[ update: the research idea described in this post has supported a successful outline proposal to EPSRC High-risk speculative engineering and ICT research: New Horizons ]
In the past few years, we have had a series of projects on capturing and modelling human attention in VR applications. Our research shows that eye gaze and body movements share a pivotal role in capturing human perception, intent, and experience. We truly believe that VR is not just another computerised environment with fancy graphics. With the help of biometric sensors and machine learning, VR can become the best persuasive technology known to HCI designers. In a recent project, we demonstrated how machine learning can be automated to study visitor behaviours in a VR art exhibition without any prior knowledge of the artwork. The resultant model then drives autonomous avatars (see below) to guide other visitors based on their eye gaze and mobility patterns. With the “AI avatars”, we observed a significant increase in visitors’ interactions with the VR artwork and very positive feedback on the overall user experience.
The COVID-19 pandemic and its prolonged impact on health services made us rethink our research priorities. While we are still enthusiastic about digital arts, we wanted to make good use of our VR and data science know-how for healthcare innovations. Using VR and AI in healthcare is not a new idea. There are already tons of existing research on VR-based therapies, especially for the treatment of phobia and dementia. AI has been used to develop chatbots, to detect COVID-19 symptoms, etc. The research we’ve seen so far are very promising from an academic perspective but most of them aim at augmenting traditional practices for improved outcomes. This means that any developed application will still need to be operated by a technician in a controlled setting. Recognising the healthcare innovations in the research communities, we are interested in a new form of design that can deliver automated or even autonomous assessment and treatment of diseases in a remote location, e.g., patients’ own home or an easily accessible community centre. This will ultimately help reduce the amount of health care appointments and patients’ trips to hospitals.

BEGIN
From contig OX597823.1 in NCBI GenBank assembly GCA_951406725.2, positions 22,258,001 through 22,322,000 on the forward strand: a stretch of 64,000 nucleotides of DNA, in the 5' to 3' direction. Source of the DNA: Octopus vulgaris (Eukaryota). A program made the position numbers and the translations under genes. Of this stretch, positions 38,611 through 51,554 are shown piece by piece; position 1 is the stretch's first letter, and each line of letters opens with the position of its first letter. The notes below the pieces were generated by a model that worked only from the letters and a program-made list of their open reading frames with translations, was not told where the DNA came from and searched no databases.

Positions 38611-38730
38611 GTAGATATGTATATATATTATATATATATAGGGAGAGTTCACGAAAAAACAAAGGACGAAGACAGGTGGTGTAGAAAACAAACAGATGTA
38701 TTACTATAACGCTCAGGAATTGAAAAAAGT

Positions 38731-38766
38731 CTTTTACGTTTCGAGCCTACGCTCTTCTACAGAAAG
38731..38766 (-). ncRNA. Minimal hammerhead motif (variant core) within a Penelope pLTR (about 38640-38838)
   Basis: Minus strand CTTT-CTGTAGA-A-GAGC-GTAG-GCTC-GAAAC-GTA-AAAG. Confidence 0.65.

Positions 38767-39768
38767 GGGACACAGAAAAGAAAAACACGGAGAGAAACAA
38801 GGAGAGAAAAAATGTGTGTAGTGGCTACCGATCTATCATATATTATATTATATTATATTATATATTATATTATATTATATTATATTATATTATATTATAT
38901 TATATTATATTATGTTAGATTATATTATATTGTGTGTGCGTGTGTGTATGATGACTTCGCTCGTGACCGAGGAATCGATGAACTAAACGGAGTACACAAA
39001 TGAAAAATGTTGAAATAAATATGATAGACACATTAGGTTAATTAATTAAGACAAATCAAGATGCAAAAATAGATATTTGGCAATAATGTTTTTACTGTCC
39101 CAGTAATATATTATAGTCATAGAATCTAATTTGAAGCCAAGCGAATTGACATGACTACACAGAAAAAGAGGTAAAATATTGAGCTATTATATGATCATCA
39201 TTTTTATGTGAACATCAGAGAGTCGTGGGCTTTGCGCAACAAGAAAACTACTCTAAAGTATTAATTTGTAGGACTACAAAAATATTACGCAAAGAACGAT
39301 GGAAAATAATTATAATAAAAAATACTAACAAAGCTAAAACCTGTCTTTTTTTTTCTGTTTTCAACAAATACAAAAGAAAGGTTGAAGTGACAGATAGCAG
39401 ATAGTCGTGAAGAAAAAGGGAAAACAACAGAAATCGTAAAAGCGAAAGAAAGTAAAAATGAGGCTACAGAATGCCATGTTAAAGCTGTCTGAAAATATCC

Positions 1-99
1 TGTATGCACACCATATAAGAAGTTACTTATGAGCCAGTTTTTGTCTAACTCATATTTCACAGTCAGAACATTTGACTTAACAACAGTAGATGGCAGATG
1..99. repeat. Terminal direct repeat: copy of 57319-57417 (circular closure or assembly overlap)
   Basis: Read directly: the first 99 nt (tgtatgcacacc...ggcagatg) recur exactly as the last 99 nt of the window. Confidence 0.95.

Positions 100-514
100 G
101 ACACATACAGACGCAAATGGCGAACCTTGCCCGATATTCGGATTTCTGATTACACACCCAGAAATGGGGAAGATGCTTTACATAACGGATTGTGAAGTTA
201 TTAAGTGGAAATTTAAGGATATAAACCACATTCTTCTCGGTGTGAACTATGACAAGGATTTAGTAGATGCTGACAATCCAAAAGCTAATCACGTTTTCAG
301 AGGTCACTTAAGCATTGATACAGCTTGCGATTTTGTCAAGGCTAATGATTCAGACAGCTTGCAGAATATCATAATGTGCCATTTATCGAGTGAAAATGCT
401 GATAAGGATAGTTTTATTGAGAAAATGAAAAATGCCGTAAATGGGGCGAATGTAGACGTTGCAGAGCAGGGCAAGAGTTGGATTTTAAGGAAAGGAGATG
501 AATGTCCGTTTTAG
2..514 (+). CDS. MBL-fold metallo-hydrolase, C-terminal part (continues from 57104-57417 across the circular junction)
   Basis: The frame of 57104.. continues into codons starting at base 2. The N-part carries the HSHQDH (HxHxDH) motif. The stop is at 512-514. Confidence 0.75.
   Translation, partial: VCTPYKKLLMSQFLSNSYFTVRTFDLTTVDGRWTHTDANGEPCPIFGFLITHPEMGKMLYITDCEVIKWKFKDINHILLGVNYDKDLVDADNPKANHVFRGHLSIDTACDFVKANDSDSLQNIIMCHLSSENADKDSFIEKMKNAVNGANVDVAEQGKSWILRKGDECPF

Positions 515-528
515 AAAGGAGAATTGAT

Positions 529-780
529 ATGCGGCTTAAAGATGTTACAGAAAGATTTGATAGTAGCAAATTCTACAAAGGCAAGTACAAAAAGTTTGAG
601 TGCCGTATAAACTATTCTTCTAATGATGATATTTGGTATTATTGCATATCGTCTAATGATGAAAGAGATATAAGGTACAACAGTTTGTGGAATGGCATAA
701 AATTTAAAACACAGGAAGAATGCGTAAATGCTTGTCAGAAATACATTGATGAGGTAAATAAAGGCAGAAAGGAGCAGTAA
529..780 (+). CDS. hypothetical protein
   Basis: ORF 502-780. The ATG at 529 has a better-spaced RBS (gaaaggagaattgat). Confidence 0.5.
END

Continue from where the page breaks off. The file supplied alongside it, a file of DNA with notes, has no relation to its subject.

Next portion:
The pandemic has added long-lasting impacts on public mental health due to social isolation, loss of coping mechanisms, reduced access to health services, etc. We believe VR and AI research should see a major shift from exploratory proof-of-concept to product-focused development with wider public engagement. Just like how every Tesla car and every Google search improves their underlying ML models, mental health innovation must aim at large scale user trials to achieve any major transformation. To this end, we now pair with the R&D department of a leading mental health institution to engineer new VR applications for new adventures. We hope that customised VR stimuli and NLP dialogue engines will lead to more effective treatment that was not possible in the past due to constraints in the physical world. We are also quite excited about the opportunities to automate the assessment of mental disorders through biometric sensors and machine learning.